One would think that saving a billion lives in developing countries by feeding the hungry and winning the Nobel Peace Prize would be enough to make someone a household name. But few in India and even his home country USA today remember Norman Borlaug, whose birth centenary falls this year. Borlaug was a plant breeder born in Iowa in 1914. The vast majority of his professional life was spent living and working in developing countries—Mexico, Pakistan, India, China, and most recently, regions of Africa.
Modern India owes a lot to this apolitical biologist, who authored India’s green revolution in collaboration with Indian scientist Dr M S Swaminathan. When Borlaug first visited India after two consecutive droughts in 1966 and 67, Indian agriculture seemed to confirm the worst fears of biologist Paul Ehrlich, who famously wrote in his book The Population Bomb: “The battle to feed all of humanity is over.” Thanks to Borlaug and his missionary zeal to spread the benefits of high-yielding varieties to regions where crop failures were a basic fact of life, India’s grain production had tripled since 1960s. Although its population has doubled, India today is a net food exporter.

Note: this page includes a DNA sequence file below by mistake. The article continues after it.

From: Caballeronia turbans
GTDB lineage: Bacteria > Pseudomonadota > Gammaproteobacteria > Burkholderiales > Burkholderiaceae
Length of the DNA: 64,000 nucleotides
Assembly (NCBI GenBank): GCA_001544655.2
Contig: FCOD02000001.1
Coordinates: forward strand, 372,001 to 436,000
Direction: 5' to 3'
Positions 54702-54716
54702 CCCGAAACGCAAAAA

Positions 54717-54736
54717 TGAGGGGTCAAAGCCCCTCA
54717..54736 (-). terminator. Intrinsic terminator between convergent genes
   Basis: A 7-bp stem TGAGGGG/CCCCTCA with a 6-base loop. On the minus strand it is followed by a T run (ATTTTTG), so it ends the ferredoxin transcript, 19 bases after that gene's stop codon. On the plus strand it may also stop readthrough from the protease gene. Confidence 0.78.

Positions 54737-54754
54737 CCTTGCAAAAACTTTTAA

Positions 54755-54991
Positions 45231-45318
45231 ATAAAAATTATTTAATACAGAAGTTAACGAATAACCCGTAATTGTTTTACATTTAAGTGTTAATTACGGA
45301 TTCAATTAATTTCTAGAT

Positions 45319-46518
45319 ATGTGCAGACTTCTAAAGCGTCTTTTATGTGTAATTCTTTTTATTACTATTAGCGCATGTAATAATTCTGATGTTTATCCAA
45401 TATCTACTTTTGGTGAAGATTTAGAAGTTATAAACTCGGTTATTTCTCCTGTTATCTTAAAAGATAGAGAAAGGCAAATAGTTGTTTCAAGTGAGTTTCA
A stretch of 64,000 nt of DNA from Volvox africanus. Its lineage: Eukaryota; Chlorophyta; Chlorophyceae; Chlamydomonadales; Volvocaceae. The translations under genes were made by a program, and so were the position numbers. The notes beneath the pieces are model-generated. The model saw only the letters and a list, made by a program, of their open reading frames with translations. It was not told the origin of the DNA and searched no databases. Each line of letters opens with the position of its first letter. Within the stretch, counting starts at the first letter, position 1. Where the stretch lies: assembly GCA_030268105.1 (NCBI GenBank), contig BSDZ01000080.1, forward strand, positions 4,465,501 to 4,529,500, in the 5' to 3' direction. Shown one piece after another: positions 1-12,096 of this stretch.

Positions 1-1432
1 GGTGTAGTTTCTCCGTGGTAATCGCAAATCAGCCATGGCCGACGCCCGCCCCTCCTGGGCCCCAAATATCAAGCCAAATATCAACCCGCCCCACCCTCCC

As India’s green revolution seems to have run out its course and there is talk of ushering in a second green revolution, Borlaug’s approach to agriculture science remains relevant. Asked about the potential hazards of biotechnology and genetically-engineered crops, he said: “As a matter of fact, Mother Nature has crossed species barriers, and sometimes nature crosses barriers between genera—that is, between unrelated groups of species. Take the case of wheat. It is the result of a natural cross made by Mother Nature long before there was scientific man.” India today needs to modernise its agriculture and it will be a shame if we let GM technology pass. We must invest in it but ensure that it meets the requirements of not damaging environment.